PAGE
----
I start my process with rough sketches. When turning an idea over in my head I think in three dimensions. Sketches help me visualize the predetermined forms and initial volume of the object. Then I use a computer aided design program to generate virtual three-dimensional structures plane by plane. When I finish modeling the virtual form, I use a command tool inside the CAD program to unfold each plane onto a flat surface to generate two dimensional layouts. These layouts become a blueprint for my actual works.
When the work is ready to be physically assembled, I attach the printed layouts onto a flat sheet of metal and start cutting, folding, and fabricating to construct three dimensional forms. The process is very similar to sculpted origami -- the Japanese art of forming sculptures out of paper.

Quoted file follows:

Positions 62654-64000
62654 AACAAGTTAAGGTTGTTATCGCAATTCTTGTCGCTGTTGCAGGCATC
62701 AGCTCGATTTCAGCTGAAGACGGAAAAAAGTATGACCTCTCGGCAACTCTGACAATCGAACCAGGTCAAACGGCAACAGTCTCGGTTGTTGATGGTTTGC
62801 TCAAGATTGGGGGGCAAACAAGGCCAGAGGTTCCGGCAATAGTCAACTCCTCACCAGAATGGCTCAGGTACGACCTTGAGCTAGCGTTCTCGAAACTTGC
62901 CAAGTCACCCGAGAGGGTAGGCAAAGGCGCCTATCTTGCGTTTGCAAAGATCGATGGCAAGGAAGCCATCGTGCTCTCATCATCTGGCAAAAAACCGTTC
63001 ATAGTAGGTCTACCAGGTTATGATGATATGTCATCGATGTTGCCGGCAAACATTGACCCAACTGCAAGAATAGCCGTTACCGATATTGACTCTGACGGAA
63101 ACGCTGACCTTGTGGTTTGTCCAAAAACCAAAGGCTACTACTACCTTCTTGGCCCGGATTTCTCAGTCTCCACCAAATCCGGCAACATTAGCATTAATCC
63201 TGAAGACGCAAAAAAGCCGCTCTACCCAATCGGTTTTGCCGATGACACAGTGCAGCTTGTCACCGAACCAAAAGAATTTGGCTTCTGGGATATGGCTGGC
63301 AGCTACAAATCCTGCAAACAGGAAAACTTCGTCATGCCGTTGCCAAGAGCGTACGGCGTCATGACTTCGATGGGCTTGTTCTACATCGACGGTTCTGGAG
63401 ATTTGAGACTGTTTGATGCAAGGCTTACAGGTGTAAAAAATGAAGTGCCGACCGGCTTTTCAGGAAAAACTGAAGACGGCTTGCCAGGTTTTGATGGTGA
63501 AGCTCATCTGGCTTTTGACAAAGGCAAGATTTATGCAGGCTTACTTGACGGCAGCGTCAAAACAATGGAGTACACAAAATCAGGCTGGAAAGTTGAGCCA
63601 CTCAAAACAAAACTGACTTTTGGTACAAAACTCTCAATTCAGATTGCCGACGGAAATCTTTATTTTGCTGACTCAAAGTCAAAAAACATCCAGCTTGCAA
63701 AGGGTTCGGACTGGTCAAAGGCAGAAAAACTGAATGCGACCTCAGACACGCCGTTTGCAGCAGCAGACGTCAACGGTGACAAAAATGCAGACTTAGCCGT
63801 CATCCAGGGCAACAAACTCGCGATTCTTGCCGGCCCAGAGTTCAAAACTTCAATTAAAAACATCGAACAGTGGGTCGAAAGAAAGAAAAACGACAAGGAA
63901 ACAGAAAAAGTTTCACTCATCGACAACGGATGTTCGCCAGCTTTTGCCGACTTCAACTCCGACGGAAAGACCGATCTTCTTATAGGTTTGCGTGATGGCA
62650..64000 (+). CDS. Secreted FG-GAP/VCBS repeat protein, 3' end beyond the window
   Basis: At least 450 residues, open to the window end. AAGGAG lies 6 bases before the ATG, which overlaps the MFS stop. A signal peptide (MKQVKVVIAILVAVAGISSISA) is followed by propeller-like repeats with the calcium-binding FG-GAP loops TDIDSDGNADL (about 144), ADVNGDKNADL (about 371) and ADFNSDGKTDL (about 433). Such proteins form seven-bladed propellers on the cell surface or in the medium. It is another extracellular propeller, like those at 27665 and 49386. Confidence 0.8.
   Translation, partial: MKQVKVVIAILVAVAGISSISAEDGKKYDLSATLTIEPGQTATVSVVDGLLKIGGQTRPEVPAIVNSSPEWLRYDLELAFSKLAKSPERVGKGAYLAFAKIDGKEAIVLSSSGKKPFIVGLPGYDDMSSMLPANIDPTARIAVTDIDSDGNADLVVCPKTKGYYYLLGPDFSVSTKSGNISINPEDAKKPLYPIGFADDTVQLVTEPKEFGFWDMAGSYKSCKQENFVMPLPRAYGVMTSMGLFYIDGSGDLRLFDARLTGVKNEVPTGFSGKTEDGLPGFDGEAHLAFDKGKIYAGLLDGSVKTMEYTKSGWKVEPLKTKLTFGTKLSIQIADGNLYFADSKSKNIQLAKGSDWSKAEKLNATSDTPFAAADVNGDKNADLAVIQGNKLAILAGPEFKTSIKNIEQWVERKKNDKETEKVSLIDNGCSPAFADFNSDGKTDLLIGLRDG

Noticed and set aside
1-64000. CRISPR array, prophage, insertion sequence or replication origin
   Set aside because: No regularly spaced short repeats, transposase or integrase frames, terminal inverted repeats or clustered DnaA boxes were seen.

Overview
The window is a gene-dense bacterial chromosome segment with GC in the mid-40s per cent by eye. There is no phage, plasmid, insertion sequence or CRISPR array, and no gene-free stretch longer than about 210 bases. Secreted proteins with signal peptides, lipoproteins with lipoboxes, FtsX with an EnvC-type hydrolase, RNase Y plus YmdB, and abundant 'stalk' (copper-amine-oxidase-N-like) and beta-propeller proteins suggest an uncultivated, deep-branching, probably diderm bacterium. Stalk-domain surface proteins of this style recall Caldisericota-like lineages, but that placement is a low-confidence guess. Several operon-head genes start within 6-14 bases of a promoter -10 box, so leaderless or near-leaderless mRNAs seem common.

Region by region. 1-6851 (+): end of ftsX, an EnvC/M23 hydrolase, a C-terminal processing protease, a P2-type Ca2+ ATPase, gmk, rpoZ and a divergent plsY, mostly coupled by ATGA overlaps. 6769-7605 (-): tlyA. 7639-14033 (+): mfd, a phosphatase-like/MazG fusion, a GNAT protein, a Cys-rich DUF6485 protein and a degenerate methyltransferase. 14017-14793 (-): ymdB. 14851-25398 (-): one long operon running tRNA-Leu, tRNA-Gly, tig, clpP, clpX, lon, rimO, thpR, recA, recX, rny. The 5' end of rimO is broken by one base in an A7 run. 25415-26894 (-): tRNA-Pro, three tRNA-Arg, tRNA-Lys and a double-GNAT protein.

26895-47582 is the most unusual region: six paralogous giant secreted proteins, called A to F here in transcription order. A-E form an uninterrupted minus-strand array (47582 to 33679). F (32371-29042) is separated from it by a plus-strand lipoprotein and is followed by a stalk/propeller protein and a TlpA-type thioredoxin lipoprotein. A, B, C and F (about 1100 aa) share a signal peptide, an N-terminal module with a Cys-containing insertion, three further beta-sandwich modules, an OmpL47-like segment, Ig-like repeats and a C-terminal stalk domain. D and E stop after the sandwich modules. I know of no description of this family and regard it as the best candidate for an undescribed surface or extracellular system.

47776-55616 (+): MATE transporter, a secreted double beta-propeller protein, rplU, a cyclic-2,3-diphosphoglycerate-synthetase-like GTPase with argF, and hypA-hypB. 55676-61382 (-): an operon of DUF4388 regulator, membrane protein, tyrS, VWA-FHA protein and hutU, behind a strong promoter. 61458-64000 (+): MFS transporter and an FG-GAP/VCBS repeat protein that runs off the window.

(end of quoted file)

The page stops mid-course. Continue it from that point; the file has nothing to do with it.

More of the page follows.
The final form describes the transition from two dimensions to three dimensions. There is a certain beauty lent to forms constructed this specific way. Surfaces are dissected to create visual pleasure in a variety of angles. When the light hits the surface, it reveals a rich depth of form. The final result has the look of something between abstract sculpture and the mineral world.